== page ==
Symbolism/Imagery in James Joyce’s “The Boarding House”
|Topics:||📗 Book, 🗽 American Culture|
The Boarding House (a story in Dubliners) by James Joyce is a rare piece of literature, which contains symbolism. This story is a study of mirrors, mirror-like characters and the self-revelation inherent in viewing one’s own image. The author has used color symbolism throughout the story. As in his other works Joyce has utilized his talents not merely as an author but also his expertise as a musician. This story also reflects the strange love-hate relationship that he had with Dublin.
A distorted reflected on the mirror misleads and entraps the viewer/reader and a undistorted picture reveals the true nature. Mrs. Mooney, the owner of the boarding house, is a dangerous reflector, who deals “with moral problems as a cleaver deals with meat”. She is very sure of her sight and purpose. She is sure that Polly and Doran have slept together. As she prepares herself to confront Doran, she is able to carefully examine her demeanor, ‘She stood up and surveyed herself in the pier-glass. The decisive expression of her great florid face satisfied her…’ Mrs. Mooney’s world is signified by pier-glass and her reflection enables her to assess her own character. Joyce describes of Bob Doran, one of the boarders, as someone unable to obtain a clear vision of reality. When he is attempting to shave a ‘mist’ gathers on his spectacles forcing him to ‘polish’ them. As he descended the stairs to meet Mrs. Mooney ‘…his glasses became so dimmed with moisture that he had to take them off and polish them’. ‘He had made two attempts to shave but his hand had been so unsteady..’ – all these are symbolic of Doran’s desperate attempts to achieve a clearer insight of himself.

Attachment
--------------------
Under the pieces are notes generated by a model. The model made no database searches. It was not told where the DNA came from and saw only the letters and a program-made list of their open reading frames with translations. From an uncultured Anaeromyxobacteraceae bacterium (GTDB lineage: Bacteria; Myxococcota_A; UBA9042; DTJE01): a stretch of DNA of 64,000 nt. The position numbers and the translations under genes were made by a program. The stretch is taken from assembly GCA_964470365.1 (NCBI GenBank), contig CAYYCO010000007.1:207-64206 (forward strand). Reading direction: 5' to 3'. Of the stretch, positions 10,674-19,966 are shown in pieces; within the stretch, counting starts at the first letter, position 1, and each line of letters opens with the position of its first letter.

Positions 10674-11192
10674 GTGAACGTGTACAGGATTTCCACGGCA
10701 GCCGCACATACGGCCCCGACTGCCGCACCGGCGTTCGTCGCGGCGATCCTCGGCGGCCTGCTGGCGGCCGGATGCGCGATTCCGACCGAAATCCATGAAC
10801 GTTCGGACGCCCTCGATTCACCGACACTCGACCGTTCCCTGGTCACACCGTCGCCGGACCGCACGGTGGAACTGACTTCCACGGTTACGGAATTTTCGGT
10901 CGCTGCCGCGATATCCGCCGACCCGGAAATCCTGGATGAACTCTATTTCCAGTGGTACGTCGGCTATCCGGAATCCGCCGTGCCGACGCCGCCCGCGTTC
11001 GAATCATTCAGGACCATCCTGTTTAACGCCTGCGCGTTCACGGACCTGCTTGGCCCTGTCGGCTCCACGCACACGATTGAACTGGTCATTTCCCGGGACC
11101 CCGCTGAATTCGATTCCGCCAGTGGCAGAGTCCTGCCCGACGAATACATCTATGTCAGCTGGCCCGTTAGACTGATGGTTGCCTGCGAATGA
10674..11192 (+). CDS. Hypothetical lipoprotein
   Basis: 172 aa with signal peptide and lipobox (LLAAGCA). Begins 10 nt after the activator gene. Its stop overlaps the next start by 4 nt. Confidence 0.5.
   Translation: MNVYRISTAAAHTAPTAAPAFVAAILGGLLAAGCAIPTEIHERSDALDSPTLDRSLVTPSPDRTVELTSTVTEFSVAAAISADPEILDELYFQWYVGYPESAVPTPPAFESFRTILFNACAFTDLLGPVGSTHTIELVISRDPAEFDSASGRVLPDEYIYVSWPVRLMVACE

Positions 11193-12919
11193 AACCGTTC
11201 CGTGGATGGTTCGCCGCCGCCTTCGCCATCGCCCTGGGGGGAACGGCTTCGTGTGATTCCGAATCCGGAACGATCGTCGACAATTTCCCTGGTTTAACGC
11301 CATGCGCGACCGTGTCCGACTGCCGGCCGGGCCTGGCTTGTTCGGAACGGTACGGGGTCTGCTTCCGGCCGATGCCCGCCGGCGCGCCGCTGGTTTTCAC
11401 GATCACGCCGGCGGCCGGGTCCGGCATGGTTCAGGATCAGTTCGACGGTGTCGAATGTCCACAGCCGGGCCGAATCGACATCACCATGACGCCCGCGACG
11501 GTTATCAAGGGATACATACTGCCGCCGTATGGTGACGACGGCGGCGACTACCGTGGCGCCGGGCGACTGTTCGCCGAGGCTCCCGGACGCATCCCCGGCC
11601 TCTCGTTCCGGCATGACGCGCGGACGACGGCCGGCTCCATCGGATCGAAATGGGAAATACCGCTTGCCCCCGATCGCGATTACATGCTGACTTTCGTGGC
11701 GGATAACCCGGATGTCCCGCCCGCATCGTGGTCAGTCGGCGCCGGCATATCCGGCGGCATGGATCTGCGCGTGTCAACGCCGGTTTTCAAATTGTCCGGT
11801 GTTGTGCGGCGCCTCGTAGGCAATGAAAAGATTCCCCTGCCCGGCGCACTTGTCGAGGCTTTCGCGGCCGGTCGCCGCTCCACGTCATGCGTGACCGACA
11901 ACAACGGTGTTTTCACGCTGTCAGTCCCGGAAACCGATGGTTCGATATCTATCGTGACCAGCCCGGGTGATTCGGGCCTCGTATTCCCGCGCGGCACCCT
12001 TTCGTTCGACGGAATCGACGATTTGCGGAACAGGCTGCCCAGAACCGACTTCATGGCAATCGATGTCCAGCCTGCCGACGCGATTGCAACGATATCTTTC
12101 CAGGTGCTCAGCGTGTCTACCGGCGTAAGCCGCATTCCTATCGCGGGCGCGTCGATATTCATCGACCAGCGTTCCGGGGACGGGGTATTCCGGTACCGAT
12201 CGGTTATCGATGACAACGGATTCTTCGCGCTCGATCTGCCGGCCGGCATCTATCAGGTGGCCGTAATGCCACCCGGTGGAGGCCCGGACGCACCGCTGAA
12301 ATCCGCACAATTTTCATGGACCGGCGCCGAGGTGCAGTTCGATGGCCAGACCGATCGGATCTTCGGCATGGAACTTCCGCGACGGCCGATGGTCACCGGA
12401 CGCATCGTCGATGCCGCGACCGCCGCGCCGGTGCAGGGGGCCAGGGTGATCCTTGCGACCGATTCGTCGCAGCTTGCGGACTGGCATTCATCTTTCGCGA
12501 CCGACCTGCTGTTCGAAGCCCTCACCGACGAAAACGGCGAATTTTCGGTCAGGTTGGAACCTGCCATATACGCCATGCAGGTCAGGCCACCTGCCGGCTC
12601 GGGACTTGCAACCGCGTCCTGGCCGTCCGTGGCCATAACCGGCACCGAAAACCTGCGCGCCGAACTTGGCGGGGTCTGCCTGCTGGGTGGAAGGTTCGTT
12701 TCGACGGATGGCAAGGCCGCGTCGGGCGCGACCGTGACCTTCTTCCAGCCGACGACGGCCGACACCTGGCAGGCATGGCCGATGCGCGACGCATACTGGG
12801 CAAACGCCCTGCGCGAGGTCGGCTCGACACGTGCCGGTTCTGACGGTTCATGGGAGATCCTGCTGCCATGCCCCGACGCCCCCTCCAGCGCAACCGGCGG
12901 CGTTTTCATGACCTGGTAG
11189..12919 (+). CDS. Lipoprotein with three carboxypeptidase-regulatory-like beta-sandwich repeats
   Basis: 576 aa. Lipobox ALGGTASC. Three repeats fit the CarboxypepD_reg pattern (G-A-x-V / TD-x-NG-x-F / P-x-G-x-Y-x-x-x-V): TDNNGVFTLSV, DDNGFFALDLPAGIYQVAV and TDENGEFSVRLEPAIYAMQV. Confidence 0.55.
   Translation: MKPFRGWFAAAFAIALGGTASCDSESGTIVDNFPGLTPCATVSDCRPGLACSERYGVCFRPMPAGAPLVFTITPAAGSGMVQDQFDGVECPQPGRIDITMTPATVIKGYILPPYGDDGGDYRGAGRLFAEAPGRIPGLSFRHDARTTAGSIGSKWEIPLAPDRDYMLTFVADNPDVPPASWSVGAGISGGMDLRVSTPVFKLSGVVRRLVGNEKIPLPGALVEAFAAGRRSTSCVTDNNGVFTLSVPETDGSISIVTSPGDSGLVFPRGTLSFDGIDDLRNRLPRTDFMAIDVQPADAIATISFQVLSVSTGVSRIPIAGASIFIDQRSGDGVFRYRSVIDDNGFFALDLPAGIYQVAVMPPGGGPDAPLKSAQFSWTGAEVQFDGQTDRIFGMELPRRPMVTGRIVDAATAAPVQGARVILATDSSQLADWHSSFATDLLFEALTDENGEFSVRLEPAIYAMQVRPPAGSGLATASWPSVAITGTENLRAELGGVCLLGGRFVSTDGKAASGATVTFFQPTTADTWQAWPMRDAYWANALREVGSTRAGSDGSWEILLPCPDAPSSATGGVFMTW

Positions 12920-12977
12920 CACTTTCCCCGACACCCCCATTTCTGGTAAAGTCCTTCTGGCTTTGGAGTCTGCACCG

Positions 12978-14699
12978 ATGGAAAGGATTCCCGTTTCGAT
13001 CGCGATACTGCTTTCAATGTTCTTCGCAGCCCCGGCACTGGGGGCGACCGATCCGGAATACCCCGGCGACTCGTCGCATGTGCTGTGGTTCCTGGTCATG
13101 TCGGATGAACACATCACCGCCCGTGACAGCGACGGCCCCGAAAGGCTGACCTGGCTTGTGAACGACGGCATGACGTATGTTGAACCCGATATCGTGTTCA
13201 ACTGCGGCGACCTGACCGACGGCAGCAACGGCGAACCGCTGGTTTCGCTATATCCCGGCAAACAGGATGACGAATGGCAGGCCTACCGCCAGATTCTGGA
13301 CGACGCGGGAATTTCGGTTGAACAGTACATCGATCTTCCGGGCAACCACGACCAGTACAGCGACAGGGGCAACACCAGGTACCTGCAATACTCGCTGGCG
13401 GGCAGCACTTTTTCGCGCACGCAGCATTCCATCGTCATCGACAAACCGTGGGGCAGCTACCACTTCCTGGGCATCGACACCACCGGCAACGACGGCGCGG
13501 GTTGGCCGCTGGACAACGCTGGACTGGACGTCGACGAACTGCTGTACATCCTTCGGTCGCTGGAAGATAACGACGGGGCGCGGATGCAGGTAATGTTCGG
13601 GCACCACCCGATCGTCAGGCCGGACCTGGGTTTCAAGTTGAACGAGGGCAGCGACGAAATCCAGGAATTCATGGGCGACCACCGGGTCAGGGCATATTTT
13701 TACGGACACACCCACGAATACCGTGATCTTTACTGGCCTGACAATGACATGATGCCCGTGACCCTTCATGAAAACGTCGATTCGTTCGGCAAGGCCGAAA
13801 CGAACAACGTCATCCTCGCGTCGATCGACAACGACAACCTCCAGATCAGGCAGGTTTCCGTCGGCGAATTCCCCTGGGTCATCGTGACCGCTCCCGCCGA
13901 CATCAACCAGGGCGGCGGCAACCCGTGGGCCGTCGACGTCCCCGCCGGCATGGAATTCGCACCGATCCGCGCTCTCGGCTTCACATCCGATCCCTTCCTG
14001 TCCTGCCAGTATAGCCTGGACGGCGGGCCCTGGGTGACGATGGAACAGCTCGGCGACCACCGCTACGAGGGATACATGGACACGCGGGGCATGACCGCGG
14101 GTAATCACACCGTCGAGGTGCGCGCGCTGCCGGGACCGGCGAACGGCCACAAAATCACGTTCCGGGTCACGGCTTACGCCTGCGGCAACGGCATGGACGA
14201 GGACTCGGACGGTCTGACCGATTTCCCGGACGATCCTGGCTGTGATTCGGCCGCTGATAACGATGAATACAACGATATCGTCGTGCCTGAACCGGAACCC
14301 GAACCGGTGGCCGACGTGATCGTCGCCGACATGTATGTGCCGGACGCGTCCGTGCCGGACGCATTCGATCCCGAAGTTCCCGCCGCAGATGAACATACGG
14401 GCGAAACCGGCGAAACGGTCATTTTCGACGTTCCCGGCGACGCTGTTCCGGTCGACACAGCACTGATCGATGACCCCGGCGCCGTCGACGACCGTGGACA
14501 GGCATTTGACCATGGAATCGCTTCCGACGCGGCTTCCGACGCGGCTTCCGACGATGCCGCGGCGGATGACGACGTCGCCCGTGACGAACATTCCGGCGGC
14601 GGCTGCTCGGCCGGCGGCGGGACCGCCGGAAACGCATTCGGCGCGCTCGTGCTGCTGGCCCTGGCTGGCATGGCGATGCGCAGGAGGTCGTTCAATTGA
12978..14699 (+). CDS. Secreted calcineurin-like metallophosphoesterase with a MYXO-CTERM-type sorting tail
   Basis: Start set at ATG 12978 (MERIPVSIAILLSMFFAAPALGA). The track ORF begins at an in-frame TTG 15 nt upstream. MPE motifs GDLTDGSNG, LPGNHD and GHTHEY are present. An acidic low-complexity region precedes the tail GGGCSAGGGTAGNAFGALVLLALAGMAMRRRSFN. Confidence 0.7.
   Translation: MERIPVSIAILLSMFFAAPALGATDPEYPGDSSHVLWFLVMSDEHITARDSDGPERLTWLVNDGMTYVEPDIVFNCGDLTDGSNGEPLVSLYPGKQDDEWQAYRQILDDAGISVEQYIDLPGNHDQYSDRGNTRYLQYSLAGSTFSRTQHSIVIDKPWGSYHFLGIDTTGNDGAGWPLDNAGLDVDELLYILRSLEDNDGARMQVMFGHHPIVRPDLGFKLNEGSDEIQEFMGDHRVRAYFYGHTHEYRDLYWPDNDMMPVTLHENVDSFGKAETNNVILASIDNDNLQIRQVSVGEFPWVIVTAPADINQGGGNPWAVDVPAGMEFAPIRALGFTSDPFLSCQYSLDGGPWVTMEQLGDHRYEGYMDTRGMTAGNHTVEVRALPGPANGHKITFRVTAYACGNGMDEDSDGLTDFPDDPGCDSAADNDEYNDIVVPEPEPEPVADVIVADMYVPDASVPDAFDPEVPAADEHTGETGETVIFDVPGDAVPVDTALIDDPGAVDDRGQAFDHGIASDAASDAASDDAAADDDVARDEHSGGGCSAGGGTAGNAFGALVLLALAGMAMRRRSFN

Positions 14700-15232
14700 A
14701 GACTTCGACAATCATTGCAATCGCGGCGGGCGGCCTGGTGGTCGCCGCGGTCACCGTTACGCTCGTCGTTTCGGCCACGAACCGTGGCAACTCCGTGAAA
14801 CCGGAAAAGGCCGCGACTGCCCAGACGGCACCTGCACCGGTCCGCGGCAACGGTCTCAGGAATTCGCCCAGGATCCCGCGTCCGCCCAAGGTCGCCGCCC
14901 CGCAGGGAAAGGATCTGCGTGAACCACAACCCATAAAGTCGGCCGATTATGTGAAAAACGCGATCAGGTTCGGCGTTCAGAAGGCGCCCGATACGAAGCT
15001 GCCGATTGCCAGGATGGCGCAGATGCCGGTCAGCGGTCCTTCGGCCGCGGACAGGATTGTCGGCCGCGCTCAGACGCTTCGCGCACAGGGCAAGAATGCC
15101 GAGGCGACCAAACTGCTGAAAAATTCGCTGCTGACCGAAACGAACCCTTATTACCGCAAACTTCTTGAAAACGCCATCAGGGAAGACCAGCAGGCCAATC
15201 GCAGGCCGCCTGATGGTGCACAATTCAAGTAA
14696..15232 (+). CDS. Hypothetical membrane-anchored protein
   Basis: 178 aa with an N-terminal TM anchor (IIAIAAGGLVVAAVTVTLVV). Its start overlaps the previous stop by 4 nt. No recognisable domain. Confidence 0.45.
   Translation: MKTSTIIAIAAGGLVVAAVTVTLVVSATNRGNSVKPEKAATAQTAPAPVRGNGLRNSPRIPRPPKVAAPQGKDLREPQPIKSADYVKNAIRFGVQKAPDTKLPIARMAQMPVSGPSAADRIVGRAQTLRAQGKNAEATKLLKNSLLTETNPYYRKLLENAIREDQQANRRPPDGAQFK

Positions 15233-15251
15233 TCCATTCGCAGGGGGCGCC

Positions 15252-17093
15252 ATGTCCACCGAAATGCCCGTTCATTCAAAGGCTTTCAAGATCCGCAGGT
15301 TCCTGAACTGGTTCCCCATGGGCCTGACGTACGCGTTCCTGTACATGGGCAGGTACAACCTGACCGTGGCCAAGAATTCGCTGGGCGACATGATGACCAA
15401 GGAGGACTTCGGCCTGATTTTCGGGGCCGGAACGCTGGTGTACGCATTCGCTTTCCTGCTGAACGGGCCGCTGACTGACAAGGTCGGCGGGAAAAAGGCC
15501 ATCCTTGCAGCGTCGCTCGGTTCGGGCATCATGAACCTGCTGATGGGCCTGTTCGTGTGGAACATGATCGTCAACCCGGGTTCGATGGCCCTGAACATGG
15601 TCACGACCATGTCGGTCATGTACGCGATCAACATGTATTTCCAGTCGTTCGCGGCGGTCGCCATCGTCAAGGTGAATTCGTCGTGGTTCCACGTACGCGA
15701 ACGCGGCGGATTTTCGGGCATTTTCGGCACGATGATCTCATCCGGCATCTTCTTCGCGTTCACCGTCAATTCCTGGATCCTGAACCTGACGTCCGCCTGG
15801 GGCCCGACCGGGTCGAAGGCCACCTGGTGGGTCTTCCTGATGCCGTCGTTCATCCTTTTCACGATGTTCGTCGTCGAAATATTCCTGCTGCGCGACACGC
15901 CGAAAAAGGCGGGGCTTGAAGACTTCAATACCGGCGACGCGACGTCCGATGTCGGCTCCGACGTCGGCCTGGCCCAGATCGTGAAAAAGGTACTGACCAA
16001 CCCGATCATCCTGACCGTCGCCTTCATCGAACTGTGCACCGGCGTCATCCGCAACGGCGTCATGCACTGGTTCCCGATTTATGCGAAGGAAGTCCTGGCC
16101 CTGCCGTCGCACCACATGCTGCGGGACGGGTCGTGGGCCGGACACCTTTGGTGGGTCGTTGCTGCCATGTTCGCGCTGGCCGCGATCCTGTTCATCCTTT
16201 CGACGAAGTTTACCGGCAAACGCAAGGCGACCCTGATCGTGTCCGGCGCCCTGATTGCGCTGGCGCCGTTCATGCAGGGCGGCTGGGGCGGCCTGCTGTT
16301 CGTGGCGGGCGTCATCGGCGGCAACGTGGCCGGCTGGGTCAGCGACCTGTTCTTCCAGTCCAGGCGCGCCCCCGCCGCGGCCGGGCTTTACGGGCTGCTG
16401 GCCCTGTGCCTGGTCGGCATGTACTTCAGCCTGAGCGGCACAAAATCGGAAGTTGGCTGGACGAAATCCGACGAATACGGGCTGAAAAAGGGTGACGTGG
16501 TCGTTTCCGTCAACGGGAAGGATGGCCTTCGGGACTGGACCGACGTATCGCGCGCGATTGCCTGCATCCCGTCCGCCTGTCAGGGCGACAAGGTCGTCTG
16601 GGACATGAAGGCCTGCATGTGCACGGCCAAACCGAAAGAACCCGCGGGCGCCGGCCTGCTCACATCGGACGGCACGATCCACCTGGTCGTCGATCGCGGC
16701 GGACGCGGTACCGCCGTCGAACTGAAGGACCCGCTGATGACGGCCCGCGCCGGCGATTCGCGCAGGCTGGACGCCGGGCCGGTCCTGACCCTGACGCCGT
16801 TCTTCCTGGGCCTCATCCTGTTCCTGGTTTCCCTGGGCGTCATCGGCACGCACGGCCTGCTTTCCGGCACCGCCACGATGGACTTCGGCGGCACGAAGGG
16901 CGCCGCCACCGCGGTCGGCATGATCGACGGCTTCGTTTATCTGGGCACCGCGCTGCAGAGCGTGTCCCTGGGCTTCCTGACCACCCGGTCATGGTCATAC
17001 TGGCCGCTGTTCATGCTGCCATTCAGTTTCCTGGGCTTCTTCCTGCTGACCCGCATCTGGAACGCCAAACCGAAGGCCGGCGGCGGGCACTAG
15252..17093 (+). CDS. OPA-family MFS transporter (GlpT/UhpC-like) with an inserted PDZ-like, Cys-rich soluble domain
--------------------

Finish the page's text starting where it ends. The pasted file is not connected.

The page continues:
Yellows and browns indicate decay and Joyce has used color symbolism to depict this. The yellows appear in “yellow streaks of eggs,” “butter safe under lock and key,” “the little gilt clock,” and it is a “corn-factor for whom Polly works”. Examples of browns are the “beer or stout,” “bacon-fat,” “pieces of broken bread,” and Jack Mooney’s bottles of Bass ale.
Joyce uses musical allusions for the purpose of characterization. His allusion to a song in the musical “A Greek Slave” blatantly characterizes Polly Mooney as a “little perverse Madonna.” The first lyric that Joyce samples, “I’m a naughty girl,” obviously points to Polly’s “liveliness” in having “the run of the young men,” and her seduction of Doran.
Likewise, his love-hate relationship for Dublin is evident when Joyce describes the contrasting emotions of Doran. ‘He longed to ascend through the roof….and yet a force pushed him downstairs step by step.’
Joyce has used wonderful imagery and symbolism throughout the story, which makes the reader actually get a vivid picture in the mind. The subtle expressions used as reflectors or those that portray the disturbed mind, the color symbols used, all express the authors proficiency and creativity as one of history’s foremost authors. Joyce’s imagery has gazed through the minds of readers all over the world and is works are nothing but amazing.
Offered for reference purposes only.